Part I: Coast-to-Coast Disney Trip Report

Spending the day working is never a good thing to do while on vacation. Unfortunately, the Disneyland “leg” of our Coast to Coast vacation began with a day at the office. It really was unavoidable, given our goal of taking as many trips as possible this year, and apparently, sine vacation days are finite. News to me, and quite the contrast to being a student, when we had all summer off, and could elect to take time off from school without any serious repercussions.

Normally, our Disney vacations start off early in the morning as we try to maximize our time in the parks without the extra expense of added nights at a resort. This trip similarly started early, but only because we typically get to work at 7 a.m. For me, the work day was fairly mild; it was administrative assistant’s day (or something with a similar politically correct name), which meant that our office was going out to lunch! Because of this, I had only a few hours of productivity before heading off to Fogo de Chao, where we spent a couple hours. Upon returning to the office, it was almost immediately time to leave for the airport. Not too rigorous of a day at the office!

Arriving at the airport, we checked our bags and headed towards the food court. There, I sadly did not participate in my storied tradition of enjoying two Sausage McMuffins with Egg at McDonald’s. For some reason, McDonald’s wasn’t serving them at 4 p.m. in the afternoon. I pleaded and stomped my feet in outrage, demanding satisfaction from the clerk at McDonald’s over this egregious menu change, but she was unreceptive. Well, not really, but I imagine this is how the exchange might have gone if I weren’t still absolutely stuffed from lunch. Being a bit superstitous about my McDonald’s habits, I was a bit concerned that not having my traditional Disney meal before our trip would put an ancient Mayan curse over the trip.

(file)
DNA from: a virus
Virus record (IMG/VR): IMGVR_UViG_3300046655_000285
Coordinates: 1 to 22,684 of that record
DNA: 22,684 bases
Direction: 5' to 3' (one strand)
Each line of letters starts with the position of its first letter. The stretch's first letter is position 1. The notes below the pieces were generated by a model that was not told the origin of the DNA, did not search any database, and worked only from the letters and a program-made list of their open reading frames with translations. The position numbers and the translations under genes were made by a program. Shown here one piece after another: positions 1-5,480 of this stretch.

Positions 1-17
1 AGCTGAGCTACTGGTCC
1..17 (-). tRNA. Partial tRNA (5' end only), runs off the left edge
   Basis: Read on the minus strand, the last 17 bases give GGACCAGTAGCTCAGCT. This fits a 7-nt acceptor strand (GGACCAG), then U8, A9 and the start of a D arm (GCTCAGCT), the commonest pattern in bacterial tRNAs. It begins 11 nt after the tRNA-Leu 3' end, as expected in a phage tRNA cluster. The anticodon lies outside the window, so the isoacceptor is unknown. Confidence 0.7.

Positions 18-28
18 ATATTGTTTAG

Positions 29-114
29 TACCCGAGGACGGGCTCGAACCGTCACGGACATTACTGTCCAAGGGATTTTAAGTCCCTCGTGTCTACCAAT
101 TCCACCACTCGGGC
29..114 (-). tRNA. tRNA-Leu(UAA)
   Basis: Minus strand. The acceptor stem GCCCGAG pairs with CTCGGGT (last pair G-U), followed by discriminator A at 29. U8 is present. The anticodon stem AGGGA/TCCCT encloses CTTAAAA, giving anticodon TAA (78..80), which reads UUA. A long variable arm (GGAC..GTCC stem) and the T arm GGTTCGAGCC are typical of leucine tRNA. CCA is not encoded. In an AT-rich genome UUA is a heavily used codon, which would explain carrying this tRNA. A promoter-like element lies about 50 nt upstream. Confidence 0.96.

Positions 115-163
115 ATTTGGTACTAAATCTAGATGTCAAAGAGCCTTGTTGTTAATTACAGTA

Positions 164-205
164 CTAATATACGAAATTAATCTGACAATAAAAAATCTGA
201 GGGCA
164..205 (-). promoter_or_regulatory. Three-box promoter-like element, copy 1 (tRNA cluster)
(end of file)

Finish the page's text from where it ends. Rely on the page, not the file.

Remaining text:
This potential curse looming heavy on my mind, I wandered the airport taking photos while Sarah ordered some odd burrito or something. While taking a photo with my fisheye of the flight tip board, I felt a tap on my shoulder. Crap, I thought, my odd photography had raised a red flag with TSA. To the contrary, and to my relief, it was actually a travel blogger who wanted to know whether I was also a blogger. She said she figured I was, given all of the odd angles from which she saw me taking photos. Realizing that I dodged a bullet by this being another passenger rather than TSA, I decided to stop taking photos at the airport, at that point. It wasn’t as if any of the photos were any good, anyway, so the risk far outweighed any reward.

I noticed Sarah’s food was ready, so I got a table, and began one of my favorite Disney trip traditions: taking awkward photos of Sarah while she eats. This may seem cruel, but Sarah certainly reciprocates. Taking any awkward photo she can of me. Far too many of the photos we take each trip make us appear like goons. Maybe someday we’ll post all of these “outtakes.” For now, we’ll stick with the normal stuff.

Once Sarah was done eating, we heading towards the TSA screening area. Sarah had a wonderful streak going here of being selected for advanced TSA screening every time we had flown for (at least) the past 6 flights prior to this. During this same period, I hadn’t been selected at all. Obviously Sarah more closely resembles a terrorist than me. Perhaps it’s the “Viva Bin Laden” shirt she wears to the airport–who knows? We had made much ado about this to our family members, wondering if the streak would continue. Sure enough, we jinxed it, and she wasn’t selected. ***SPOILER ALERT*** She wasn’t selected for additional screening on any of our flights during the coast-to-coast trip.

From here, we went through our typical airport traditions of taking odd photos of one another, drawing questioning looks from other travelers. It’s often said that Indiana is the place fun goes to die (well, I think I’m the only one to say this), and it’s definitely true. You think people would be elated to fly as far as possible from this state, but that doesn’t seem to be the case. Maybe it’s just the photos people don’t like, because otherwise people seem pretty happy at the airport.

As usual, we were flying Southwest. Southwest is my favorite airline, not because I particularly like lining up for my seat or their planes, but because I love their wry advertising and brilliant business model. Plus, we’ve been flying Southwest for so long that it’s become inextricably Disney despite not actually being Disney-owned. It’s just something that we associate with Disney trips due to past practice and tradition.